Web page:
By John Antczak
LOS ANGELES — Eleven years after an anti-gang cop was arrested for stealing six pounds of cocaine from an evidence room, city leaders believe the Los Angeles Police Department has dashed the image of corruption and abuse spawned by revelations of the theft investigation.
"The LAPD that through much of its history was maligned and criticized is now moving into the 21st century as a leader in creating positive change," Chief William Bratton declared after a federal judge this month freed his department from oversight by the U.S. Justice Department.
The assessment is a far cry from the reputation that allowed Hollywood to serve up such gritty LA cop tales as "Training Day" and "The Shield" in the aftermath of a decade that included the 1991 Rodney King Beating, the 1992 riot and finally an episode that became known as Rampart.
Bratton asserts further that the most important legacy of its reforms will be removal of barriers between the department and the diverse city, especially the black community. "We have the highest consensus between that community and this department in its history," he said.
The glowing view is not universal: Civil liberties watchdogs are willing to acknowledge significant progress by the LAPD, but insist there are still dramatic disparities in the way officers treat blacks and Latinos compared with other people.
The Rampart scandal erupted from the 1998 cocaine heist by Rafael Perez, which got the attention of the Justice Department and led to allegations of a wider pattern or practice of unconstitutional conduct due to failures to implement proper management practices.
Perez struck a plea bargain and painted a picture of a rogue force that framed, beat and shot people in Rampart, an eight-square-mile division west of downtown.
While the allegations produced little concern for gangster and drug dealer victims, the justice system was shaken.
Then-Chief Bernard Parks disbanded the elite anti-gang unit and ordered its plainclothes officers into uniforms.
Ultimately, nine officers were prosecuted, nearly two dozen were fired or suspended and scores of felony convictions were invalidated because of suspected police misconduct.
The city paid about $70 million to settle civil rights lawsuits, including $15 million to a man who was shot and paralyzed in a 1996 incident involving Perez and a partner. Framed by the officers, Javier Ovando had spent 2 1/2 years in prison before his conviction was overturned.
Five officers, including Perez, pleaded guilty during the Rampart probe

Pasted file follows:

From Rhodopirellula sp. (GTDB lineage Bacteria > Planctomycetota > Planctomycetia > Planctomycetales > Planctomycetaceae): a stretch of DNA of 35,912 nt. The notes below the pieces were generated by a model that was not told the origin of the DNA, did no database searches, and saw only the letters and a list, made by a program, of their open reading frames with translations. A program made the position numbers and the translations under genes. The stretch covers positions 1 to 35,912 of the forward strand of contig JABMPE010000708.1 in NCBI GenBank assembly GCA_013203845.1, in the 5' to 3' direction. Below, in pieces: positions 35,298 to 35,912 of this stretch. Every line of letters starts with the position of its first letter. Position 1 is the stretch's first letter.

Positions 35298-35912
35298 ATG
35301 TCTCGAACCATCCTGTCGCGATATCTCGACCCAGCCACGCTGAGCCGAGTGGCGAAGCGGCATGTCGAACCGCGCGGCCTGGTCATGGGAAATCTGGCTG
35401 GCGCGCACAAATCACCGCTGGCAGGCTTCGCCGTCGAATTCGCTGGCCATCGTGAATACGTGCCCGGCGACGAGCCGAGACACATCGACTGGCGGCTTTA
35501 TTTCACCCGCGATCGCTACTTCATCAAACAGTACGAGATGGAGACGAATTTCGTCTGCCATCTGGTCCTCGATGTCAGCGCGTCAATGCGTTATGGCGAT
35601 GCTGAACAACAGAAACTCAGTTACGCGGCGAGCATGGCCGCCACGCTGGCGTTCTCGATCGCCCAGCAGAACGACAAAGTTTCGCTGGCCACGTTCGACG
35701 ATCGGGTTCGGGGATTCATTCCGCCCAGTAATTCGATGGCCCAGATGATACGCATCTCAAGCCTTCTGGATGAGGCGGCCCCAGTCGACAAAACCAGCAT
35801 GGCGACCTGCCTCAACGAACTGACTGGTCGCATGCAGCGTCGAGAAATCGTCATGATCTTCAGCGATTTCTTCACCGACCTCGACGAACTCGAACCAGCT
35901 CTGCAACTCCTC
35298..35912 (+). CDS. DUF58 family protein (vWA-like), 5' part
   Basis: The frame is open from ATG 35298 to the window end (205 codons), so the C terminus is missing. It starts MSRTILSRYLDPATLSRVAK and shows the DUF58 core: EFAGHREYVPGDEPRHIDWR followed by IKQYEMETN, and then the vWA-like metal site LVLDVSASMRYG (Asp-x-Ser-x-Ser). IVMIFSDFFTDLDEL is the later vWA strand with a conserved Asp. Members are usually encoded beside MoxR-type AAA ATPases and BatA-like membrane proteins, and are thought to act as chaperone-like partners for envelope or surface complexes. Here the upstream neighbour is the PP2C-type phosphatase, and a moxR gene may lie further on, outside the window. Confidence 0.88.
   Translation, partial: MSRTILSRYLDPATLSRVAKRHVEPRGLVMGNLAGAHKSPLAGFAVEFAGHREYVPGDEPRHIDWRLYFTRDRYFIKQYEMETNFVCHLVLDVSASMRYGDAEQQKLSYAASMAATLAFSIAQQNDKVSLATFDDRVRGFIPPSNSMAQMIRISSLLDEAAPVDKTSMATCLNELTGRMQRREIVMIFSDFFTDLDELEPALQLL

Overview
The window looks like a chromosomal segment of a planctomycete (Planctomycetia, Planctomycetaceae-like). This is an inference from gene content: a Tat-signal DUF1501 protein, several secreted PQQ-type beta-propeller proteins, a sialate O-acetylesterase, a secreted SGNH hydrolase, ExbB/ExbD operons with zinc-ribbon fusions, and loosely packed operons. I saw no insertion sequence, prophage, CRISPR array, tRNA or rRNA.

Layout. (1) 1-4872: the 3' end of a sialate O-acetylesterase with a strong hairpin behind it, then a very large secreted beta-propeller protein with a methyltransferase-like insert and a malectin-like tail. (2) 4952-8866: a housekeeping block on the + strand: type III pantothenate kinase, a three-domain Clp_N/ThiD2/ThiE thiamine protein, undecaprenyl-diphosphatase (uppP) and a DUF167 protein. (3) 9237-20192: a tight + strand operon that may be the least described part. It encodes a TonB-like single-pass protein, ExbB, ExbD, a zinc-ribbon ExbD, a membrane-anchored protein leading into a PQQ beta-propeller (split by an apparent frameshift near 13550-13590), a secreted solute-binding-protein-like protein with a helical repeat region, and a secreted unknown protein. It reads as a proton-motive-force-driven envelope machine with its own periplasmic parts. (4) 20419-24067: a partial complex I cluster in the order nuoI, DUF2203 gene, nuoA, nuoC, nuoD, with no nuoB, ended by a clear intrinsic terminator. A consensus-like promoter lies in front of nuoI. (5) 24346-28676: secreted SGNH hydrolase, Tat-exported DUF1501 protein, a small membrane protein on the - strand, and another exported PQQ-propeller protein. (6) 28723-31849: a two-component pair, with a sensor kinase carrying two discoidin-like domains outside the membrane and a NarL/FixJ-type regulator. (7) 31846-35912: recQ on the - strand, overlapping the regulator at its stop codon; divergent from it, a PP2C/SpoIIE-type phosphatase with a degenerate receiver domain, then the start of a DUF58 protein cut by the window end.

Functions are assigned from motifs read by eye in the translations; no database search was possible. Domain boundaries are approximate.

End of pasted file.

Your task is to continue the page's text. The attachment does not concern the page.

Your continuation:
Perez was sentenced in 2001 to five years in state prison after pleading guilty to grand theft and cocaine possession, then was prosecuted in federal court for the Ovando case. He pleaded guilty and in 2002 received a two-year sentence. He later changed his name to Ray Lopez.
Four other officers were tried on Rampart charges. Three were convicted of conspiring to obstruct justice by framing two gang members, but a judge overturned the verdict and the case was dropped. They and the fourth officer, who was acquitted, sued and got a $20.5 million settlement from the city.
A Justice Department's threat to sue forced the city to adopt numerous reforms through a consent decree. The department moved to require anti-gang and narcotics officers to disclose their finances, develop a new computer system tracking officer conduct, and place video cameras in patrol cars to determine if officers engage in racial profiling. The cameras are in a test phase.
The agreement called for it all to be overseen by an independent monitor and a federal judge.
Eight years passed before U.S. District Judge Gary Allen Feess found that the department had become "the national and international policing standard" and replaced the decree with a transitional agreement in which progress will be reported to the city's civilian Police Commission.
"It was not just bad apples, it was a wrong culture, and it took us some time to change both," said City Council President Eric Garcetti, whose father was considered a political casualty of Rampart when he lost re-election as district attorney amid the fallout.
John Mack, one of the city's most prominent African-Americans who is now vice president of the Police Commission, contrasted his current view with the years he was "on the other side battling LAPD" in his long tenure as leader of the Los Angeles Urban League.
He recalled a "history of hostility, of tension and frankly of an oppressive attitude toward the African-American community and many communities of color."
"We clearly have made giant strides in truly transforming the institutional culture of LAPD, which is something that at one point in time a number of us certainly questioned would ever happen," Mack said.
The American Civil Liberties Union of Southern California acknowledged "great progress" by the LAPD but opposed lifting the consent decree, said staff attorney Peter Bibring.
The organization contends that the goals of the decree remain incomplete, particularly in ending racial bias in policing.
"We think that to have the decree lifted when there are still problems in the management of gang units and unaddressed racial disparities sends the wrong message that these are acceptable problems for a department to have," Bibring said.
The Police Department has changed the name of what was its Consent Decree Bureau to the Risk Management Bureau, but Bratton insisted nothing else will change.
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Gerald Chaleff, the administrator heading the bureau, said that under the consent decree, the department paid $12 million to the independent monitor for the first five-year period and then $156,000 a month during the final three years.